this is today’s Friday Fictioneers submission. Like Rochelle, I’ve gone for a Deep South theme but, being a Brit, I felt I couldn’t allow myself a shot at aping the vernacular so I’ve kept the prose quite neutral. I’ve also shifted forward a half century or so. Thanks to Rochelle for the photo.
(By the way, this is wY over the 100 words. There was a shorter version, still over the limit, but it was lost to auto-refresh).
The neighbourhood’s changed since they built the mall. Now, hers is the only neo-colonial terrace remaining. The neighbours, working poor mainly, tolerate her but there’s no warmth in their clenched-teeth greetings. And still she stays, every night keeping vigil from the veranda.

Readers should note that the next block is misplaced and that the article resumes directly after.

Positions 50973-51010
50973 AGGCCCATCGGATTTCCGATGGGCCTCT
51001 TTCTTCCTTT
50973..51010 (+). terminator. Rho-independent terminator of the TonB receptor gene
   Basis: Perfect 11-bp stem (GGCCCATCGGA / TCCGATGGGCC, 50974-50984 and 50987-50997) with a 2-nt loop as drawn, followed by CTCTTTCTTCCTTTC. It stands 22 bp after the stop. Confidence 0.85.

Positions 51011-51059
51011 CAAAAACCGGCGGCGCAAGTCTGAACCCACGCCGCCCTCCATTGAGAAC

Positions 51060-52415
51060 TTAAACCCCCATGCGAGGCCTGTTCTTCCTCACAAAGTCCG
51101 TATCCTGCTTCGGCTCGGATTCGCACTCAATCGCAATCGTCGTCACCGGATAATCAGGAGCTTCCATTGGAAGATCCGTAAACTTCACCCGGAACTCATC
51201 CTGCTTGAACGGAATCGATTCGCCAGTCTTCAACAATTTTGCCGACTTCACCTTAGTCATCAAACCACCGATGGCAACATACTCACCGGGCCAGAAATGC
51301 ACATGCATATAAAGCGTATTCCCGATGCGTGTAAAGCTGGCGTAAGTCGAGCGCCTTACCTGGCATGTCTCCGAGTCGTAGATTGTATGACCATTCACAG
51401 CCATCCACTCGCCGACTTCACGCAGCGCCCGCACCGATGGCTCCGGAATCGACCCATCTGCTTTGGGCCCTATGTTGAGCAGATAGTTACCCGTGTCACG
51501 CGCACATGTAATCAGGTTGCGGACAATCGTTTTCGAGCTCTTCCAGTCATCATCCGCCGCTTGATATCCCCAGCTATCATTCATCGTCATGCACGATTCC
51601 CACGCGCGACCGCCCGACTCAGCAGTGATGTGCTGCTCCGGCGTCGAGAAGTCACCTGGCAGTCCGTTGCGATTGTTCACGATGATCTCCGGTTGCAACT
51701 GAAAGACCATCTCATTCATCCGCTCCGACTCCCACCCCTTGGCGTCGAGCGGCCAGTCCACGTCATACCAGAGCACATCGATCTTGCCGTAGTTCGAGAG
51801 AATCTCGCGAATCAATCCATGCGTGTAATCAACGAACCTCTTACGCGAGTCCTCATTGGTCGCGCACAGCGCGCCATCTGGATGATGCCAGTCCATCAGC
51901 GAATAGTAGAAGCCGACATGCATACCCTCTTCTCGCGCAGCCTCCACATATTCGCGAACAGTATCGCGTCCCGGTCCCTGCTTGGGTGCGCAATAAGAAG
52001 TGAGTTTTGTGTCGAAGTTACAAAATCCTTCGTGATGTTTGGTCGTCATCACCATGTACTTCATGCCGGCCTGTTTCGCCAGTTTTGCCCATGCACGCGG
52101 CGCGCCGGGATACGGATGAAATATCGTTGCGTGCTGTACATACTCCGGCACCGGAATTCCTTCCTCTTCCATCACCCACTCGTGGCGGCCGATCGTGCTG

She can see the tree from here, the one Jeff Farrell’s men hanged him from. Even now, she tells herself it was only self-preservation; it never works. It was a different time then and it was easier, when her best friend’s husband asked her if his wife had been unfaithful, to lie and say she’d been consorting with Reuben Thomas, rather than tell the truth and admit that it was her own bed that was still warm from where Rebecca Farrell had left it.